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Palestinian succession war heats up after Abbas' controversial speech

Senior Fatah leaders have suggested that Prime Minister Rami Hamdallah temporarily fill the role of Palestinian president as a compromise to prevent succession battles between the movement's various factions.

Palestinian President Mahmoud Abbas' speech to the Palestinian National Council April 30 drew harsh criticism from Israel, Europe and the United States. He was criticized and accused of making anti-Semitic statements at home as well. But even before Abbas delivered his embarrassing and scandalous speech, some in the Fatah movement had started to speak about the need to replace him. After the speech, what had been limited to private conversations suddenly became public in the Palestinian Authority (PA) and throughout the world. It was not his anti-Semitic remarks that tipped the scale and led many Fatah activists to the conclusion that it was his time to go, but rather the state of the PA and his inadequate functioning, which can no longer be concealed. The international condemnations, including a blistering editorial in The New York Times that declared it was time for him to vacate his seat, reinforced the sense that Abbas is no longer functioning and that in addition to the issues brought about by his advanced age and deteriorating health, he doesn’t truly perceive the reality of the PA under his leadership.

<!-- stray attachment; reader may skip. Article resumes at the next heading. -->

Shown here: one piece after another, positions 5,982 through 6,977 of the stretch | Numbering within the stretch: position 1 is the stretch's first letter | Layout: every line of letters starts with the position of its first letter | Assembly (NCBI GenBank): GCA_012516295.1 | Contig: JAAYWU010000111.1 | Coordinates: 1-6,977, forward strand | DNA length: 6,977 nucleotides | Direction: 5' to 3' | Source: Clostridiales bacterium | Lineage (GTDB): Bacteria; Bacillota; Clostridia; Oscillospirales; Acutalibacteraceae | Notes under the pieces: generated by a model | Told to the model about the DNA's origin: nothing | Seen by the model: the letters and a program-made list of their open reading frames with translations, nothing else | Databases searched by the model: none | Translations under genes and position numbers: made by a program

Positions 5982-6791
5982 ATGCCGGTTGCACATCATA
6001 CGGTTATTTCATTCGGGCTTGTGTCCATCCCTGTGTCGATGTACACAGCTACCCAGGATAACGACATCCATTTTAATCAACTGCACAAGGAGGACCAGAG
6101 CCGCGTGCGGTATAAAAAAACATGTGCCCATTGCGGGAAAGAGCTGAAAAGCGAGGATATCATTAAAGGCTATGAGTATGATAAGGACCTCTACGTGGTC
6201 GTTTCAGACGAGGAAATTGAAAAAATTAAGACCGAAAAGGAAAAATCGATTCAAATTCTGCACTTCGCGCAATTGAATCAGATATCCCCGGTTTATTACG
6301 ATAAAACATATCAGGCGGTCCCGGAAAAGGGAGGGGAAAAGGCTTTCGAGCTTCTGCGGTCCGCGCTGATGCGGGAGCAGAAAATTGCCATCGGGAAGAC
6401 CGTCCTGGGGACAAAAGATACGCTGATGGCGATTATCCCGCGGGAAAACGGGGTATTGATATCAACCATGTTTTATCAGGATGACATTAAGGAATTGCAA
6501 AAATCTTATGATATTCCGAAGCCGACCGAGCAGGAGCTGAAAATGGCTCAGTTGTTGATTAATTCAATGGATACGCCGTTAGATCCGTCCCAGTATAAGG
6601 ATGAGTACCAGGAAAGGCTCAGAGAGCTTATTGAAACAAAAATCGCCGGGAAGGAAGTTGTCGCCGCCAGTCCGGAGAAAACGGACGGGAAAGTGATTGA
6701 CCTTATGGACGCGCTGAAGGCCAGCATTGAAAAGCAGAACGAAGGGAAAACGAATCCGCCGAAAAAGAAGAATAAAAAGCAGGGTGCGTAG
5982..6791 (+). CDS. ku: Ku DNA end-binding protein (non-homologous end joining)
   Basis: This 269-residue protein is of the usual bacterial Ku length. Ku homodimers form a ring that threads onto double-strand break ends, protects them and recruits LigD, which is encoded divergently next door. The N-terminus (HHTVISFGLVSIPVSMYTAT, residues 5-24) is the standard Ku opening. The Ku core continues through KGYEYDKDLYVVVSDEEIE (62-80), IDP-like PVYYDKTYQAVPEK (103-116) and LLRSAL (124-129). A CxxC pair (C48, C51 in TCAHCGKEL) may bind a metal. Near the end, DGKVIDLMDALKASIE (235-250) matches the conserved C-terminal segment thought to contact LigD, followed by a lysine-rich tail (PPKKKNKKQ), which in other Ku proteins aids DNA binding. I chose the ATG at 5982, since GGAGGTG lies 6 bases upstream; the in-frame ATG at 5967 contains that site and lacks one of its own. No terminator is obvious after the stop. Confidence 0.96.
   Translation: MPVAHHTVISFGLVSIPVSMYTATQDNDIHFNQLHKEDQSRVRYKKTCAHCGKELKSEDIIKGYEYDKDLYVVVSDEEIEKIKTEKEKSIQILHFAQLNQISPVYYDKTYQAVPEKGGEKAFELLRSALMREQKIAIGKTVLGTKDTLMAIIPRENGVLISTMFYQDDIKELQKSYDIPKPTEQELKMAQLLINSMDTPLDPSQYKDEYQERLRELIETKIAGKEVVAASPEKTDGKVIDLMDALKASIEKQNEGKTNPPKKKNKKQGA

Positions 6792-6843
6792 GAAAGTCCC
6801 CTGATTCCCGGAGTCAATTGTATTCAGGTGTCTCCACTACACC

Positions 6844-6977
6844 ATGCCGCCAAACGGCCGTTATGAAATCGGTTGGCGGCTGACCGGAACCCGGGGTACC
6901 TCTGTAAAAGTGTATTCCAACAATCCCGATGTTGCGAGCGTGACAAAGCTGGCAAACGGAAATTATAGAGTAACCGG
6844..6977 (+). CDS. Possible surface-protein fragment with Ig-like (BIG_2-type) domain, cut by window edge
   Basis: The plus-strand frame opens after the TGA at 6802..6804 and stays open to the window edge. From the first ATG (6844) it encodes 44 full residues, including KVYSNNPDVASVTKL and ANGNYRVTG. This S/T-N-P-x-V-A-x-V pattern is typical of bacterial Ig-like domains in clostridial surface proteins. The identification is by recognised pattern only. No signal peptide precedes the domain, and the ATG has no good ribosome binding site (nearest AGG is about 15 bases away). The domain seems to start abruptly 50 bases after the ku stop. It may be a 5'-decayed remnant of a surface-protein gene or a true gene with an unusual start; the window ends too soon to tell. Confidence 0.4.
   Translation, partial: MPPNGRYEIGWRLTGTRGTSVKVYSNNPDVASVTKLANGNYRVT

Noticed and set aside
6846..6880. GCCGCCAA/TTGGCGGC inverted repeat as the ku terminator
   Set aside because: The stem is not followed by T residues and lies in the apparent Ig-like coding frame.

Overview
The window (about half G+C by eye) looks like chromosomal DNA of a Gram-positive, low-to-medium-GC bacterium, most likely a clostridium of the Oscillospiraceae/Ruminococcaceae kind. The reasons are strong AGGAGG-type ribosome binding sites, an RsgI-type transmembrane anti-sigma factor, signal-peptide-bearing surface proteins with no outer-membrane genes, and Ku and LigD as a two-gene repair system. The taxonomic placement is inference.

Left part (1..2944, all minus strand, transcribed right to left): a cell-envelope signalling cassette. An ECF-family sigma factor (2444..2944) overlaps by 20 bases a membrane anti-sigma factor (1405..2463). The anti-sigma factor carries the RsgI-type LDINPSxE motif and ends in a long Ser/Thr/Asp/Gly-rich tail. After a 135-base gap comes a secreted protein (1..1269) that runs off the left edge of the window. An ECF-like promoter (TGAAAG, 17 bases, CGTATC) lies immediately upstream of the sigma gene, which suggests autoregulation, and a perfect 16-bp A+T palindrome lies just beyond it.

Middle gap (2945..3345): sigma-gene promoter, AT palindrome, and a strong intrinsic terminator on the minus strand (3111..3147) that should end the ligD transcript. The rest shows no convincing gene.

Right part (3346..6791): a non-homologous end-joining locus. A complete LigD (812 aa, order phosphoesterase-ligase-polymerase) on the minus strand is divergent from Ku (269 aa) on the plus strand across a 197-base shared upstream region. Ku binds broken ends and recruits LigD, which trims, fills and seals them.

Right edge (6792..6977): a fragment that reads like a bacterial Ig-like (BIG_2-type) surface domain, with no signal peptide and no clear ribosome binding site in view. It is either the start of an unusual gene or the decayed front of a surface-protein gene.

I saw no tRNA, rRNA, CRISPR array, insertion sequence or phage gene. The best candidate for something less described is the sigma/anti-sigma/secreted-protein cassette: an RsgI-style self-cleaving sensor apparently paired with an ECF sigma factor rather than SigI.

The problem is that during the long years of his rule, since he succeeded PLO leader Yasser Arafat in November 2004, Abbas made sure to sideline any prominent Palestinian figure in his movement out of fear for his exclusive leadership. He expelled Mohammed Dahlan from the movement, exiled him from the West Bank and pursued his loyalists, who went underground. A few of them preferred to move to the Gaza Strip and live under Hamas rule, such as Sufian Abu Zaida, a former minister of prisoner affairs, so as not to live in constant fear that Abbas’ people would come knocking.

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